Tuesday Briefing: U.S. Moves to Crack Down on TikTok


House Republicans plan to vote this week on legislation that would force the Chinese owners of TikTok to divest or be barred in the U.S., even after Donald Trump came out strongly against banning the platform.

“We must ensure the Chinese government cannot weaponize TikTok against American users and our government through data collection and propaganda,” said Representative Steve Scalise, the House majority leader.

Scalise, a Republican of Louisiana, said the House would try to speed the bill’s passage. The approach reflected the growing momentum behind the bill during an election year, when members of both parties want to show they are tough on China. President Biden has said he would sign the legislation.

But Trump, who as president once vowed to ban the platform, now vocally opposes the bill. He gave a rambling explanation for his reversal yesterday, saying that he did not want to alienate young voters or give Facebook, which he considers a nemesis, more power. The battle will test his ability to continue sinking bipartisan legislation from the campaign trail.

Context: The bill is one of several efforts over the past year aimed at curtailing TikTok because of concerns that its parent company’s relationship with Beijing poses risks to national security.

Fighting back: Last week, TikTok asked its users to flood congressional telephone lines and ask members not to shut down the platform.

Catherine, Princess of Wales, apologized yesterday for having doctored a photograph of herself with her three children that Kensington Palace had shared. News outlets retracted the photo from their articles hours later, citing the edits.

It was the first official photo of Catherine since before she underwent abdominal surgery two months ago. And it became a royal blunder, our London bureau chief writes. Even before her apology, memes of “undoctored” photos filled the internet. One showed a bored-looking Catherine smoking with a group of children.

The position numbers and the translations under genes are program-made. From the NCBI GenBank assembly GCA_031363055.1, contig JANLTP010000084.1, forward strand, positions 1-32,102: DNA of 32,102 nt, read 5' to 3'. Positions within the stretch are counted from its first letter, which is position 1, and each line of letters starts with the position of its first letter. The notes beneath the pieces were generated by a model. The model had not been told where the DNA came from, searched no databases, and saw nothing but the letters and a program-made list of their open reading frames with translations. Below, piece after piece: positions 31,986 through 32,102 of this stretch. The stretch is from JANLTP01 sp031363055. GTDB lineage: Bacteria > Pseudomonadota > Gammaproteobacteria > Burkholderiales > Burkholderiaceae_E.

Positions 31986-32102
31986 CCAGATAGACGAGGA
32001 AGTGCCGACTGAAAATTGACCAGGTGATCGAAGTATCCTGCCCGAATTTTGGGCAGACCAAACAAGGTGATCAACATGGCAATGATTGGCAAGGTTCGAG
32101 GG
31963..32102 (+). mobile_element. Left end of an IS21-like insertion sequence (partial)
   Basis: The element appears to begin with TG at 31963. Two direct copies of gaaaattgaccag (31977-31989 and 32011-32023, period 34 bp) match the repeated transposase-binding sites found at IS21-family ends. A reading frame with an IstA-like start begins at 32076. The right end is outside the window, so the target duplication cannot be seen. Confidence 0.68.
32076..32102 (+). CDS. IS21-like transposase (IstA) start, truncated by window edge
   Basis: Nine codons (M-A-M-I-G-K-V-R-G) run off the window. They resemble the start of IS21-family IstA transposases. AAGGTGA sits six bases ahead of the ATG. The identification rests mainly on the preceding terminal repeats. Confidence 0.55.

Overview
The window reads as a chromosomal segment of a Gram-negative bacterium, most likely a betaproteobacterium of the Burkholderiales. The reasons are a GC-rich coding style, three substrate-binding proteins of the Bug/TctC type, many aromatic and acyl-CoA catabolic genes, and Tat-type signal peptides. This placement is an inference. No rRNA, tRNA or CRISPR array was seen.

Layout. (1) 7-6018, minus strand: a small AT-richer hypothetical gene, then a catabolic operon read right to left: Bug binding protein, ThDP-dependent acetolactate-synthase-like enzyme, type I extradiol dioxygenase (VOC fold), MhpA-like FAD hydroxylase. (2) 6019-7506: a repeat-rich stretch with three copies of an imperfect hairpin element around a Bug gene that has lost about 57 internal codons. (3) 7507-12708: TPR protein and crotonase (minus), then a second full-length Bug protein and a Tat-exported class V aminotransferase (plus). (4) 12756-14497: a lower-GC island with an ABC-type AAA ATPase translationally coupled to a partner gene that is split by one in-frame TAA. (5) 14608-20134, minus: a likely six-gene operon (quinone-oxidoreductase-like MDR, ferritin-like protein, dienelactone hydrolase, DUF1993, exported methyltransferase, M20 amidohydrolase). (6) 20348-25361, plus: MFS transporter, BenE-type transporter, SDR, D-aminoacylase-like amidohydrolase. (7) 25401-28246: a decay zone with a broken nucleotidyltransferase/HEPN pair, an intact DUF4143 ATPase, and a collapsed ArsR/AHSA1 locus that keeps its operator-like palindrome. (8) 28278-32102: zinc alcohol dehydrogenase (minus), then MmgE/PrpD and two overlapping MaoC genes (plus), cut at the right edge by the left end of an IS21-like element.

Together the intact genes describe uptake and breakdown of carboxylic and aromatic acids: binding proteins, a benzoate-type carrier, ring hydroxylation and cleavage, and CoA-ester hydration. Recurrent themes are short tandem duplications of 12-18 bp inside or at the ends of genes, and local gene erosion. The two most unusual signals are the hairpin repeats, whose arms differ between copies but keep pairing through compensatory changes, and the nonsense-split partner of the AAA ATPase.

If the photo was meant to douse speculation about Catherine’s health — she has not been seen in public since last year — it had the opposite effect. It set off more rumors and conspiracy theories and created a fresh tempest for a royal family that has lurched from one self-created crisis to another.

Some telltale edits: Catherine did not seem to be wearing her wedding ring. Part of one of her daughter’s sleeves was missing or misaligned.

Ukraine could deploy F-16 fighter jets by this summer. But despite promises from its European allies, delivering the jets and training the pilots has proved difficult. Ukraine may start with as few as six F-16s, out of about 45 pledged.

The jets could help Ukraine defend itself against Russia, which has used more aggressive air support to gain ground in the east in recent weeks. The F-16s would also likely come armed with missiles and bombs, which would partially make up for Ukraine’s shortage of ground-based munitions.

Deb Amlen, who writes about games for The Times, learned to play Pokémon with her children when they were little. Well into her children’s adulthood, they’re still playing together.

“The gift isn’t the game,” she writes in an essay. “The real present is that as my children soar into their own independent lives, they still want me to fly along with them.”

“Oppenheimer” won seven Academy Awards, including best picture, best director (Christopher Nolan) and best actor (Cillian Murphy). Emma Stone won the Oscar for best actress for her performance in “Poor Things,” which won four awards. See the list of winners from Sunday.

In recent years, Hollywood’s top prize has gone almost exclusively to independent movies. But that “Oppenheimer” won this year reflected a shift. Call it the revenge of the studio movie: a blockbuster from an old-line studio with nearly $1 billion in ticket sales.


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